You can almost hear Armstrong spitting on the floor with disgust in his official reply, which in part reads:
“These are the very same charges and the same witnesses that the Justice Department chose not to pursue after a two-year investigation. These charges are baseless, motivated by spite and advanced through testimony bought and paid for by promises of anonymity and immunity.”
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Taxpayers deserve to know what they’re forking out to sporting stars.
In South Australia, Premier Mike Rann - despite his reputation as a master of spin - has made a poor judgment when it comes to not disclosing how much Lance Armstrong is paid to appear at the Tour Down Under.
The State Government has continually refused to say how much it has paid the seven-time Tour de France winner to appear at the TDU, even claiming the information was commercial in confidence, thus putting the details out of the reach of freedom of information requests.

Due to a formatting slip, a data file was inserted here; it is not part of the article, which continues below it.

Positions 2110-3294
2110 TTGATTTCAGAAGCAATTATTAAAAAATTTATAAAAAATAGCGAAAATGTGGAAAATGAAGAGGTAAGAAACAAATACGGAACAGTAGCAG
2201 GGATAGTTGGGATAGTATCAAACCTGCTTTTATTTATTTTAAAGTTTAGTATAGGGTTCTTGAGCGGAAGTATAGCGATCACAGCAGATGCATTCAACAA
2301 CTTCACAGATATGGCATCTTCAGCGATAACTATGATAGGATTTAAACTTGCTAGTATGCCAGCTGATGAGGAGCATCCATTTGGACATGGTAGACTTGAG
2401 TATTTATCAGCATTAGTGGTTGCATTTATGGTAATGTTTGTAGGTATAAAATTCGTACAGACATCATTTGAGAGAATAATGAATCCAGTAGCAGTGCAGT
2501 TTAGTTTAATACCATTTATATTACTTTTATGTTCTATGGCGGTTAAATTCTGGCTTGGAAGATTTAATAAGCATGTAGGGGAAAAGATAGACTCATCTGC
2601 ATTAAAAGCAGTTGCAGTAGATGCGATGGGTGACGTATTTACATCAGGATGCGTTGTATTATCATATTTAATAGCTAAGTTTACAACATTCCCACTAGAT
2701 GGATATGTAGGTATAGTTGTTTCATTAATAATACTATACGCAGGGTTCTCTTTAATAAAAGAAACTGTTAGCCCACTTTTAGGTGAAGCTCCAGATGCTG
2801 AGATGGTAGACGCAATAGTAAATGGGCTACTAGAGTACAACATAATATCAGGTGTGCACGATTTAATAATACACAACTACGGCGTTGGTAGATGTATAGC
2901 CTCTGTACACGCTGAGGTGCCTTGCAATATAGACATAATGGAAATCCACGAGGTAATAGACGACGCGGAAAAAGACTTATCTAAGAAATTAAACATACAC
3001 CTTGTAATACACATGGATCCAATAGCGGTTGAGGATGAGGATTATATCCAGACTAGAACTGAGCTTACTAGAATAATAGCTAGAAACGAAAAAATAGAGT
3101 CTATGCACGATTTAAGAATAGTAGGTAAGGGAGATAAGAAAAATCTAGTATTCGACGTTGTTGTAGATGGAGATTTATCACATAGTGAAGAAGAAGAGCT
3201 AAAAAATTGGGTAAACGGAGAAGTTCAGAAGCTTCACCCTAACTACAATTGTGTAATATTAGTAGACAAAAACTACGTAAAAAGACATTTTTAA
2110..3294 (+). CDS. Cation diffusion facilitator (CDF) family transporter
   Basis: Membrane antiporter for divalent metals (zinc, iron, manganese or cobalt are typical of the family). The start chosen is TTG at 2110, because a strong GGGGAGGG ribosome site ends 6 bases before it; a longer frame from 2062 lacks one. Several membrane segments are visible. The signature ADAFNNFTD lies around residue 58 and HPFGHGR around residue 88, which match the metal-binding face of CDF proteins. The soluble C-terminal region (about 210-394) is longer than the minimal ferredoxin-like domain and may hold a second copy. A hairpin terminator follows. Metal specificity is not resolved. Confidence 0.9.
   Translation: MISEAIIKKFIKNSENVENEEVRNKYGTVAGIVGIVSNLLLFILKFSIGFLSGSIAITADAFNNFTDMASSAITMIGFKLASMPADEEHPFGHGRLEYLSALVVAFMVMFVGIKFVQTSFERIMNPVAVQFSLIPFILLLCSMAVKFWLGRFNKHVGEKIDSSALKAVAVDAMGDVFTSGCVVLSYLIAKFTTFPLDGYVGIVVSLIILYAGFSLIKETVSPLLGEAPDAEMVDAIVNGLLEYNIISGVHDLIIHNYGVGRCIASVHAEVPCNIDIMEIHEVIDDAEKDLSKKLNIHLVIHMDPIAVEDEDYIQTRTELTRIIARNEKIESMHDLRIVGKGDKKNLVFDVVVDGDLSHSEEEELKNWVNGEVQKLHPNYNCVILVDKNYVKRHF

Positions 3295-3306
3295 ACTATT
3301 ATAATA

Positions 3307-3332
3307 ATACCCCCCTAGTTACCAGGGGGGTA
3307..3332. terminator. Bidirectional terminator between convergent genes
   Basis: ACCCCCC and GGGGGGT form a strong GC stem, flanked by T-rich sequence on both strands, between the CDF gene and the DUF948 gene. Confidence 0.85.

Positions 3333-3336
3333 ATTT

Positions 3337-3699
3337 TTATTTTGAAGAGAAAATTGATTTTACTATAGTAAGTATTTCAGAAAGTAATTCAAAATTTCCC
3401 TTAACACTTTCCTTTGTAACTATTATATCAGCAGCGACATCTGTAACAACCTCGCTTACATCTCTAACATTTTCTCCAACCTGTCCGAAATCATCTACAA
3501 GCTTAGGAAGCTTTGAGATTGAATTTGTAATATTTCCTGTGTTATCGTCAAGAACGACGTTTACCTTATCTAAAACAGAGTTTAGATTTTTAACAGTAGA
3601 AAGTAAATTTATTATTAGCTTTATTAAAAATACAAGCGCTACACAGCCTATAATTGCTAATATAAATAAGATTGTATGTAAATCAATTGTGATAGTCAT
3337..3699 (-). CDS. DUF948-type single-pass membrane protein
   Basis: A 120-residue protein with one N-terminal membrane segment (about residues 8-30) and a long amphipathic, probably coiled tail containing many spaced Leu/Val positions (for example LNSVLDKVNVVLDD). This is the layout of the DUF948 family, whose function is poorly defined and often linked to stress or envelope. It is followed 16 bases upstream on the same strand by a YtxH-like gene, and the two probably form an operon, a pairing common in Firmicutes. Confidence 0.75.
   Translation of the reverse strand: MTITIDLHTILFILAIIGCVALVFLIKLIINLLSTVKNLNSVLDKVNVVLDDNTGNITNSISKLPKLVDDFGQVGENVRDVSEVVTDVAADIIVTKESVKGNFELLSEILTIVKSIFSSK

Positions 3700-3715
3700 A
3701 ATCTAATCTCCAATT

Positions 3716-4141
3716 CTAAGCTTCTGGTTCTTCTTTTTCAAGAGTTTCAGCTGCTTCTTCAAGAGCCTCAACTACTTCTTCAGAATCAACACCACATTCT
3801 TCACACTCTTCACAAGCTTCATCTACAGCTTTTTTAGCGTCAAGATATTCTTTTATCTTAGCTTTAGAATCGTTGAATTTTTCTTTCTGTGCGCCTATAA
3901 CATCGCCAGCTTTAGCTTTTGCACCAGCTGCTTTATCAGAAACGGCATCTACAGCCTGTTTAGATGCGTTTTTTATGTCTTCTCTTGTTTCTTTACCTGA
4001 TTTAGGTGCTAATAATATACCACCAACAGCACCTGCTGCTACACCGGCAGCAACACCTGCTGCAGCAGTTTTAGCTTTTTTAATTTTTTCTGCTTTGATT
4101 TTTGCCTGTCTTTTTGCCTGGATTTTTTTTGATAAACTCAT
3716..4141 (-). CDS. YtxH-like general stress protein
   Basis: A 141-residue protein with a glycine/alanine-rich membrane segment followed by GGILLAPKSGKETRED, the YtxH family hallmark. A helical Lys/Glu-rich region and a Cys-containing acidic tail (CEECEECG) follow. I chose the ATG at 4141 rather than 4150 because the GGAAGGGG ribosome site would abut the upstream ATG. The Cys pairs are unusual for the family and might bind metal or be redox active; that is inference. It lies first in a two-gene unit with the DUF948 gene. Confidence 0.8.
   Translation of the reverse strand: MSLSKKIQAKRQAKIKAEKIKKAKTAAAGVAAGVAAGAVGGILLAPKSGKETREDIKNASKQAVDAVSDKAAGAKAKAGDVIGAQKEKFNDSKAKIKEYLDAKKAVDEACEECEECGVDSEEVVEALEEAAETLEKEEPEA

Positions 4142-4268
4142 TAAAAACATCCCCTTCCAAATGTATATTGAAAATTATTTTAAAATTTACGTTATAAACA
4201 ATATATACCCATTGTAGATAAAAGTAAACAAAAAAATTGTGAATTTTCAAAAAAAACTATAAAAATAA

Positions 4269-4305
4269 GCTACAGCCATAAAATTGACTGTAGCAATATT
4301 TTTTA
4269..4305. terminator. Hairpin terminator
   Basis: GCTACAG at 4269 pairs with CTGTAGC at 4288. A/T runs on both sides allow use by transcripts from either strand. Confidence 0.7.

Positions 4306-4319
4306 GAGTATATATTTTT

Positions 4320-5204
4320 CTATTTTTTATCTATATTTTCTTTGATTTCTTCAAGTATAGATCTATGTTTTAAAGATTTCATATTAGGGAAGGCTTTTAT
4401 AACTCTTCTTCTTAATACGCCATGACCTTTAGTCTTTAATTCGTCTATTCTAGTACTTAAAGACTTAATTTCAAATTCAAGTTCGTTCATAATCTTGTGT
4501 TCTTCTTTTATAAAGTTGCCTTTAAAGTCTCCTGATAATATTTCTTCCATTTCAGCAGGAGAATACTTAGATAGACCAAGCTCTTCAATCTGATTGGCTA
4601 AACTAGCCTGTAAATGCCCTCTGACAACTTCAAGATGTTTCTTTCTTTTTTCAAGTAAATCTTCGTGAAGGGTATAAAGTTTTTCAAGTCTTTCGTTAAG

Like the rhythm of the turning pedal, the professional cycling season has followed an annual pattern for a century.
As the European winter evolves into early spring, riders take their bikes from garages and leave the velodromes to venture back onto the roads in preparation for another season. Riding at first in the slush and ice of melting snow, their thoughts turn to the warmth of the Mediterranean Sea.
Known as the ‘Race to the Sun’, the professional season traditionally commenced with Paris to Nice, a weeklong race from the French capital to the southern holiday resort.
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I don’t like cyclists as a general rule. I don’t like the way they clog up my local cafe on Saturday mornings and clip-clop around the joint in their pixie shoes.
And I sure as hell can’t cop the sight before breakfast of a middle-aged lawyer on his third wife wearing a lycra jumpsuit more in line with Cirque du Soleil.
But even I’ve stopped swerving at these road vermin this week long enough to ask: how good is Lance Armstrong?
Sure it’s early, but the 38-year-old Texan was given less chance of winning this Tour than beating the testicular, brain and lung cancer that nearly killed him not so long ago.